The governor of Russia’s Belgorod region, which borders Ukraine near the city of Kharkiv, has said that at least three people were killed and numerous buildings damaged overnight in the regional capital in what a senior Russian lawmaker called “a direct act of aggression on the part of Ukraine.”
In a post on Telegram on July 3, Governor Vyacheslav Gladkov reported numerous explosions in Belgorod, a city of some 400,000 people about 40 kilometers north of the border with Ukraine. He said at least 11 apartment buildings and 39 detached houses were damaged or destroyed in the overnight incident.
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At least four people, including a 10-year-old child, were injured, Gladkov claimed.
Russian Federation Council lawmaker Andrei Klishas blamed Ukraine for the purported incident.
“The death of civilians and the destruction of civilian infrastructure in Belgorod are a direct act of aggression on the part of Ukraine and require the most severe — including a military — response,” Klishas wrote on Telegram.
The claims of the Russian officials could not be independently verified, and Ukraine made no immediate response. Videos posted on social media purported to show explosions and fires in the city.
The same day, the governor of Russia’s neighboring Kursk region, which also borders Ukraine, wrote on Telegram that “our air defenses shot down two Ukrainian Strizh drones” during the night, adding that there were no casualties in the incident. Unverifiable video posted on social media purported to show a large plume of smoke near the city of Kursk.
The claims of the Russian officials could not be independently verified, and Ukraine made no immediate response. There have been numerous reported incidents of fires and explosions in Belgorod and other regions since Russia’s invasion of Ukraine began in February, but Kyiv has not claimed responsibility for any of them.
The report from Belgorod comes as the Russian military has stepped up missile attacks across Ukraine. Thousands of Ukrainian civilians have been killed and millions displaced since the war began, although Russian officials have denied targeting civilians.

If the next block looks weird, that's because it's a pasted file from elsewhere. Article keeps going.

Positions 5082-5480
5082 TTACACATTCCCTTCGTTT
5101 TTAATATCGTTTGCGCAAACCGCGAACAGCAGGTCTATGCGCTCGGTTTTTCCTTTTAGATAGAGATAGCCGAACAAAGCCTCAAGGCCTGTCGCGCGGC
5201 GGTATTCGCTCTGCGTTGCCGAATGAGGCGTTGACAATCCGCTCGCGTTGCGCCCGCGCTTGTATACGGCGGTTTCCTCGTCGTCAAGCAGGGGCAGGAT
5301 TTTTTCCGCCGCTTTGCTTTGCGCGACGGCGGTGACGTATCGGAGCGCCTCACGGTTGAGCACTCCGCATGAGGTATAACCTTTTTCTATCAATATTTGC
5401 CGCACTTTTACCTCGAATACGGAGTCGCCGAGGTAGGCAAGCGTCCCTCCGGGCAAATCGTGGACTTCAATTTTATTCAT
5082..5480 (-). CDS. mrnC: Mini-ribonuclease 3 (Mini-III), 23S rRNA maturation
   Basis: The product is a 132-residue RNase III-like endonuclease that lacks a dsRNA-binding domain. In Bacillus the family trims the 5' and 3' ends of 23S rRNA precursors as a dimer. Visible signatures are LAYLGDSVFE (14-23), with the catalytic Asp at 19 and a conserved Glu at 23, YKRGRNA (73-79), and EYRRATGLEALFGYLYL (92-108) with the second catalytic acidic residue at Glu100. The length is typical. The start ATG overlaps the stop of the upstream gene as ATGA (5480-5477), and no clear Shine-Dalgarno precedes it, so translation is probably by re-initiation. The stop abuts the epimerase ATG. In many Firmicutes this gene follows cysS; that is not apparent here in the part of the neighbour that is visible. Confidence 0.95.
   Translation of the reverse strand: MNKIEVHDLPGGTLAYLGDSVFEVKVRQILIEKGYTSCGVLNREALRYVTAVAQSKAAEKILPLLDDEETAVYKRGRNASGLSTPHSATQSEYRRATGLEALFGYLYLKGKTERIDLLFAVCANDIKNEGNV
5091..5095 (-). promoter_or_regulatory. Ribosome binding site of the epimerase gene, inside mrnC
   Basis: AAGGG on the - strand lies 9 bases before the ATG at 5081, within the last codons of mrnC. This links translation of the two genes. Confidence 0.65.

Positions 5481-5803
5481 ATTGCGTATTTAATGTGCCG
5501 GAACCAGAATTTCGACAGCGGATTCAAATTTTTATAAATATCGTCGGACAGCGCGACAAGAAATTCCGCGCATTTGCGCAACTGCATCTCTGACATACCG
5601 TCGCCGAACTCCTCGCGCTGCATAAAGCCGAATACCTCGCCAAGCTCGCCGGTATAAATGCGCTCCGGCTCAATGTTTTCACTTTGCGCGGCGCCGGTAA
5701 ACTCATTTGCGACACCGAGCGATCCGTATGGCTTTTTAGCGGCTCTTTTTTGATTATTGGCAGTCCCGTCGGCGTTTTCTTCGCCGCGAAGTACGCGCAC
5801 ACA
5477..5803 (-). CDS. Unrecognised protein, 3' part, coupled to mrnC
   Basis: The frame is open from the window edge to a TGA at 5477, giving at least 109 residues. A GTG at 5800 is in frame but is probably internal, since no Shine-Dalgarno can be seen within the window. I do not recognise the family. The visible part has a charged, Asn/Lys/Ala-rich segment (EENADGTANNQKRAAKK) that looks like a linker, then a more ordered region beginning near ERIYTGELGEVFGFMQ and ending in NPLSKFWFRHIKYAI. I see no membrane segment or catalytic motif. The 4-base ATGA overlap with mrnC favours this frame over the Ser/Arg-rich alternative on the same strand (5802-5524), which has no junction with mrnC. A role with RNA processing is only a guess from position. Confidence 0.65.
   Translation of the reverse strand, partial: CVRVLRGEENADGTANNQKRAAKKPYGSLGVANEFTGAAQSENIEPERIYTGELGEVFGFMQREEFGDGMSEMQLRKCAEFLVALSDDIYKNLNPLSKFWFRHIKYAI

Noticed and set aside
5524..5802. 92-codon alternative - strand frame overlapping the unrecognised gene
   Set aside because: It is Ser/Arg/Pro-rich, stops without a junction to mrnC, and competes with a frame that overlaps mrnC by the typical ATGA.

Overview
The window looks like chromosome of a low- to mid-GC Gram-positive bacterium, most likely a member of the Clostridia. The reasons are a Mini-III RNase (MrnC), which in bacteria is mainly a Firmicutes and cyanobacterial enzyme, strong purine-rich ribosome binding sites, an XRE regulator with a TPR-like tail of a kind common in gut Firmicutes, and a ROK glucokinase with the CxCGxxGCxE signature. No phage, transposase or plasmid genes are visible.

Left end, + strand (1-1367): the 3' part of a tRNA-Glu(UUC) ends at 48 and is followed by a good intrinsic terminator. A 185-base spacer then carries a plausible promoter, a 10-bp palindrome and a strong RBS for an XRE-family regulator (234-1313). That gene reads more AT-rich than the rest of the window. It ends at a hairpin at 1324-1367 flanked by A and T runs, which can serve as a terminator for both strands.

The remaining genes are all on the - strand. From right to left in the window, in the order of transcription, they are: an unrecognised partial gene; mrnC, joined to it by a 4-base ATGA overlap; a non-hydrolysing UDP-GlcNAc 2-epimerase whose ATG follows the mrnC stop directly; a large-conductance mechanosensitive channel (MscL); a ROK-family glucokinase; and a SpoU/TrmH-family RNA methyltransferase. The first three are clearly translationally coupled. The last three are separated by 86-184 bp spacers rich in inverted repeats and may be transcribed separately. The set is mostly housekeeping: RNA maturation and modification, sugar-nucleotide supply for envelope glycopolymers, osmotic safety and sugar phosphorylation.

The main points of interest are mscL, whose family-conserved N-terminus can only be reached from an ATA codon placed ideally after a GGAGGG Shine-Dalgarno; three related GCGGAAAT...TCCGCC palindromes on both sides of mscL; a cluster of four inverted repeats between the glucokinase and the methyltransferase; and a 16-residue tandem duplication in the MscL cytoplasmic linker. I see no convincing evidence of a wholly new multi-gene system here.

Intense fighting continued on July 3 in parts of eastern Ukraine, particularly in and around the city of Lysychansk, one of the last population centers in Ukraine’s Luhansk region that is not fully controlled by Russia or its proxy forces.
Russian troops have blasted Lysychansk with rocket and missile attacks in the past several days, and the latest fighting comes a week after the fall of its sister city, Syevyerodonetsk, just across the Siverskiy Donets River. That city had been reduced to rubble by Russian forces prior to the takeover.
The head of the Ukrainian military administration of the Luhansk region, Serhiy Hayday, said on Telegram late on July 2 that shelling had prevented the residents of Lysychansk from putting out fires.
“Private houses in attacked villages are burning down one by one,” he said.
Ukrainian officials on July 2 rejected claims by Kremlin-backed separatists that Lysychansk had been completely encircled.
“Fighting rages around Lysychansk. (However) the city has not been encircled and is still under control of the Ukrainian Army,” Ruslan Muzytchuk, a spokesman for the Ukrainian National Guard, told Ukrainian television on July 2.
With reporting by Reuters, AP, and dpa